Monday, December 05, 2016

One of My Signature Dishes: *Kanga* Nadu* Chicken* Surprise*

Very rarely will I actually toast and grind my own spices. I leave that for special occasions. Normally, I rely heavily on good quality spice blends from either Kalustyans, Penzeys, or Shaan, all of which EXCEED my needs.

Disclaimer: This is my own creation, not an actual dish; and if it WERE an actual dish, it'd be a biryani, I GUESS, but I fail every time I make a biryani, so this is neither a biryani, nor is it a pullao. It's in the great tradition of 1970s one dish/casseroles, and I'm calling it "SURPRISE."

This dish is similar to a Kerala dish called "curry meen pullichatthu" where there is seasoned pearl spot fish, pan seared, then wrapped in banana leaf and steamed in the leaf on a tawa/skillet to finish. This is also NOT dissimilar from a Bengali dish, Bhekti Macher Paturi, but the only similarity is the fish is seasoned with a paste, and neither the paste nor the fish is cooked prior to being wrapped in banana leaf, then steamed on a tawa/skillet. All of these are merely variations on the same theme.

Rather than give an ingredient list, and then go into the process; I'm just going to list the process with the ingredients in each step. Oh, and there are SOME photos of the process.

Note: Right up until you get to the instructions for the rice and remainder of the recipe, what will be detailed is pretty much MY VERSION of what is known as Chicken Varuval.

Step One:
Toast in a dry skillet: 1 handful of dessicated coconut, and 1T
that's TABLESPOON) of ground cashews or almonds (I
used Trader Joes brand) until it is this color. Set this aside.

 Step Two (No Photo, Sorry):
Toast in a dry skillet:
1 T coriander seed
1 tsp cumin seed
1 tsp fennel seed* 
1 tsp split moong dal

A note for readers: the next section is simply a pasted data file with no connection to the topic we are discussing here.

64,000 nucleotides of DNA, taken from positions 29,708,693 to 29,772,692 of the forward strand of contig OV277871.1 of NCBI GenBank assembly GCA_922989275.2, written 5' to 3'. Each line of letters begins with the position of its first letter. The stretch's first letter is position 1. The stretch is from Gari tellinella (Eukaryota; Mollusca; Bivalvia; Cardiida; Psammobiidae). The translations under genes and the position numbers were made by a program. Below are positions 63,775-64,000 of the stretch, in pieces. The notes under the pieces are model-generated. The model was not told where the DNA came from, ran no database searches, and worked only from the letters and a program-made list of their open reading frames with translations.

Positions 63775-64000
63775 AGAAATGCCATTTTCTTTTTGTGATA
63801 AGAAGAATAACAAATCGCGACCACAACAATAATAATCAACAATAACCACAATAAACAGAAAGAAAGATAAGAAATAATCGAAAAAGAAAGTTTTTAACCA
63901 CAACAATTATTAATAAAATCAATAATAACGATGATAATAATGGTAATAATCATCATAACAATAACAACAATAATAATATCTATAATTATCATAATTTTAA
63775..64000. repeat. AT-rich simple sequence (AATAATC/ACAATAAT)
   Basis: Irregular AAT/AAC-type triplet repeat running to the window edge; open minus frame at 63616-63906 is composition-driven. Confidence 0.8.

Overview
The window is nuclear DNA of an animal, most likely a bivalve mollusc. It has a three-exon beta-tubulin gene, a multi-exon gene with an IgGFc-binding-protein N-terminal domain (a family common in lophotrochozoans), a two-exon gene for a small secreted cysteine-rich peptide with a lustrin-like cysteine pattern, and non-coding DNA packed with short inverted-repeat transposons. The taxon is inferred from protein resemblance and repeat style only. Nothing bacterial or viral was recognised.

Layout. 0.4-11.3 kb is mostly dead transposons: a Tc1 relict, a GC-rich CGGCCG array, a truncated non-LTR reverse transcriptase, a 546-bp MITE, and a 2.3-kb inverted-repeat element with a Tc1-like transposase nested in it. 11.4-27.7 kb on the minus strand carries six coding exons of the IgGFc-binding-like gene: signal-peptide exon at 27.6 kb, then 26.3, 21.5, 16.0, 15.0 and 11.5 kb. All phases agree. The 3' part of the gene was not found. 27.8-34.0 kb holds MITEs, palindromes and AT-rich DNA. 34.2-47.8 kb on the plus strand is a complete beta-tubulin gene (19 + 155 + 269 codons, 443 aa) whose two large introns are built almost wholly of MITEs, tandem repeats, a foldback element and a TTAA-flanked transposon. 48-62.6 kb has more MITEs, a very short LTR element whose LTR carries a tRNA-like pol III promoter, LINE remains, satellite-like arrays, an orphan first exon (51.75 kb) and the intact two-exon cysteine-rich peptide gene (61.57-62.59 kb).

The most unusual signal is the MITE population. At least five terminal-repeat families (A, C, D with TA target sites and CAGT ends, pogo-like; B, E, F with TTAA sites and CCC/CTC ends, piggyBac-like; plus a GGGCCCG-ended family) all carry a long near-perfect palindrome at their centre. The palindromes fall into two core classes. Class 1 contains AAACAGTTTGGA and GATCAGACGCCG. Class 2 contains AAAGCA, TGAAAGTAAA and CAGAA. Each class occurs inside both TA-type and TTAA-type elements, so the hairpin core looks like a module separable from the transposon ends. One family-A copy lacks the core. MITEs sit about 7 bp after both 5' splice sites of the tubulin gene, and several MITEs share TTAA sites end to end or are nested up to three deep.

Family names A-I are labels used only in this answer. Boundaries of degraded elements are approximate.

(*I may alter this measurement in future batches)
1/4 tsp fenugreek seed

Toast up until fragrant--make sure you don't scorch it!
Let it cool, then grind in a spice grinder, then sprinkle over
1-2 lbs of diced up boneless, skinless chicken thighs, 
mixing in a smidge (about a tsp) of jingelly oil*.
(*Indian sesame seed oil, not to be confused with 
toasted sesame oil used in Chinese or Japanese cooking.)
Set chicken aside.

Step Three: 
Fry up the tadka in 1 tsp jingelly oil:
1 tsp black mustard seeds
12 curry leaves 
1 dry red chile pepper, broken in small pieces
A couple dashes of asafatoeida (compounded, powdered) 

Step Four:
To the prepared tadka, add:
1 white onion, minced (my onions are about 160 gm)
1 red bell pepper/capsicum, diced

Remove the tadka/onion mix from skillet and set aside.
Toss in the diced, seasoned chicken, and turn up the heat. 
Sear the chicken pieces on all sides.
Note: I use a Green Pan wok, which pretty much ensures
nothing will ever stick to my wok. YMMV, depending
on the nature of your cooking vessel. 
I pretty much ignored my chicken while it cooked, 
and I was doing other things. 
But this is what it is supposed to look like once 
you've achieved a good sear on all sides.
Toss tadka/onion mix back in and cook together for 2 more minutes.
Toss in the toasted coconut/ground cashew mixture, 
then set aside. 
Oh, and if you're so inclined, squeeze a bit of lemon juice 
over this and give a good stir. 
Oh! I almost forgot: About 20-40 grinds of fresh pepper. YMMV.
NOTE: I *am* INTENTIONALLY omitting a special ingredient. 
:) SUE ME :)
Into your pressure cooker or rice cooker, toss what you see here,
with the water and oil measurements on the bags.
Toss some additional saffron into the water, if you're so inclined.
It's truly disgusting how easy and tasty this rice IS at this point.
Once the rice is cooked, fluff it with the paddle to your rice cooker, 
and set aside.
Yes. Banana leaves. Not parchment paper, though you COULD
use parchment paper and set this up "en papillote," 
HOWEVER, you would be missing the subtle fragrance
with which the banana leaves imbue (YES IMBUE) 
the tasty tidbits inside.

Thaw out, wash and dry your banana leaves,
trimming off the tough ends.

This works good for one big casserole dish, or for 
individual serving sizes, as shown below...
Here are the pouches filled up and ready for the oven.
(Bake at 350 for about 30 minutes to steam in the leaves.)
I'm hopping around, I know. Stay with me. It'll all be worth it.
This is how you should layer:
Layer banana leaves criss-crossed with longer ends to tuck everything in.

First layer on bottom: Rice.
Second layer in middle: Chicken varuval with fresh cilantro sprigs.
Third layer: More rice.
Fold each end of the banana leaves over the food, pressing down
and tucking the ends into the pan to make a good seal.

Surprise! It's fucking delicious!

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